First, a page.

Dietitian's Diary

Eating healthy can be a challenge. Need help getting started? Browse Pollack’s daily food diary for a little inspiration.



    Eating healthy can be a challenge. Busy lifestyles and long work hours make it tempting to opt for takeout instead of preparing nutritious, well-balanced meals. But don’t surrender! Just take it one healthy meal at a time. “No one eats perfectly 100 percent of the time,” says Jacqueline Pollack, M.S., R.D., a nutrition counselor at Riverfront Nutrition Associates, which has offices in Edgewater, Hackensack and Ramsey (riverfrontnutrition.com). “Setting realistic goals for yourself will make the transition to a healthier lifestyle easier. It’s like training for a marathon. You need to walk before you can run.” Need help getting started? Browse Pollack’s daily food diary for a little inspiration.

Breakfast:

  • 2/3 cup granola
  • 1 container 0% plain Greek yogurt

I love Greek yogurt in the morning because of its high calcium and protein content. The protein keeps my blood sugar stable and helps keep me full throughout the morning. And the granola provides fiber, ready energy to wake me up and a hint of sweetness.

Lunch:

  • 2 slices sprouted-grain bread
  • Tbs. almond butter
  • Tb. strawberry jelly
    (When strawberries are in season I slice up fresh strawberries instead.)
  • 1 banana

Sprouted-grain bread retains much more of its nutritional content than other breads. The active enzymes also encourage the growth of good bacteria in the gut and provide lots of antioxidants. These breads also have a lower glycemic index, meaning they turn to sugar at a slower rate, thereby preventing blood-sugar highs and lows. The almond butter gives me my protein for the meal and is a great source of vitamin E and iron. A piece of fruit on the side is always a good idea; I usually choose bananas for their high potassium content and portability.

Afternoon Snacks:

  • 1 pineapple-flavored cottage cheese double
  • 1 apple

In the afternoon, I like a combination of carbohydrates and protein to keep me full and focused. Cottage cheese is an excellent source of calcium and protein. Because I’m always on the go, I like the cottage cheese and fruit combinations. Although they may have some added sugars, they are loaded with nutrition and are especially convenient for a busy work day. Later on in the afternoon, I like to have an apple because it is high in fiber and vitamin C— and very refreshing!

Dinner:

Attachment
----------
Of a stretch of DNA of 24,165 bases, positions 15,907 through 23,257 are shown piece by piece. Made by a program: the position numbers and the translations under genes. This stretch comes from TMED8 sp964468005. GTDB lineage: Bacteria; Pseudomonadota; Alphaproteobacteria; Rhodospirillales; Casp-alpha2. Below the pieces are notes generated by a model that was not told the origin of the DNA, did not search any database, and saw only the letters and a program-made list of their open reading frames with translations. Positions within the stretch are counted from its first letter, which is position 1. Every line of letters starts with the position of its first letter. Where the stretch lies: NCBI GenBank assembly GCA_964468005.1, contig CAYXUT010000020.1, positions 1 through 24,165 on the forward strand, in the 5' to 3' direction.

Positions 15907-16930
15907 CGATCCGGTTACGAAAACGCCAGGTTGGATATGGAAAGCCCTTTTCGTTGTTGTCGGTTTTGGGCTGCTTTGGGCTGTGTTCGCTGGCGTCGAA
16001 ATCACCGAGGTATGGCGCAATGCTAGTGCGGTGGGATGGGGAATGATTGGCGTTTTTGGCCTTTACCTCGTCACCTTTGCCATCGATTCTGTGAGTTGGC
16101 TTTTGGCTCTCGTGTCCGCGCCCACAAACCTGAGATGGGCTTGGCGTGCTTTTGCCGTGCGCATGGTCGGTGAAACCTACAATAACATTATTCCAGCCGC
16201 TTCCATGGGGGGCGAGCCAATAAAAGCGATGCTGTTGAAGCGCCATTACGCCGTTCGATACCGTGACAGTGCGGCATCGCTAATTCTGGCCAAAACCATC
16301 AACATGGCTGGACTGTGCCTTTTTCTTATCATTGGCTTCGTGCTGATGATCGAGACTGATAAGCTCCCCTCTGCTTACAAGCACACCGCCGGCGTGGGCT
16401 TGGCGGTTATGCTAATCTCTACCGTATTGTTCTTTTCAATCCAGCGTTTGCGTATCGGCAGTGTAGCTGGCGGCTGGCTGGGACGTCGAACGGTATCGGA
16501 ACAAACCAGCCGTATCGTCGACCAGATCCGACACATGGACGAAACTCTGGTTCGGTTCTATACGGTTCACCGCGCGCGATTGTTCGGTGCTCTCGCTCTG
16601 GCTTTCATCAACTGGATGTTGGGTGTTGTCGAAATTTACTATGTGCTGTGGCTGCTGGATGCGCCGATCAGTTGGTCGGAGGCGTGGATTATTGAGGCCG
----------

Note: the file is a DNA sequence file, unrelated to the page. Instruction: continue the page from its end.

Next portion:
• 1 whole wheat wrap
  • 6 oz. tilapia marinated with chopped cilantro,
    Tbs. olive oil, lime juice and black pepper
  • ½ avocado
  • homemade tomato salsa:
    chopped up tomatoes and red onion
  • shredded red cabbage
  • roasted asparagus with olive oil, garlic and paprika

Fish tacos are a quick and easy option after a long day at work. Tilapia, my source of lean protein, contains unsaturated fat as well as vitamin B12. I prepare it with olive oil, which is high in monounsaturated fat, and I use whole wheat wraps to make sure I’m getting my daily fiber. My homemade tomato salsa is great because of its lycopene content, which can help fight cancer. Avocado is not only delicious but also a terrific source of monounsaturated fat and potassium—and it’s fantastic for your skin and hair! The red cabbage is very high in anthocyanin polyphenols, which are great antioxidants and contain antiinflammatory properties. For an extra veggie, I add some roasted asparagus on the side, which is a good source of fiber, folate and antioxidants.

After-Dinner Snack:

  • 1 small piece dark chocolate and 4 oz. red wine

I have a sweet tooth, especially after dinner, and I satisfy this craving with a small piece of dark chocolate. Dark chocolate is high in antioxidants and can help lower the risk of heart disease (of course, only when eaten in small quantities). My 4-ounce glass of red wine is a good choice because it contains resveratrol, a polyphenol that may help reduce the risk of cancer and heart disease. It’s important to note that these benefits disappear if you exceed the recommended daily amounts, which is why I stick to 4 ounces. (For men, it’s 8 ounces.)

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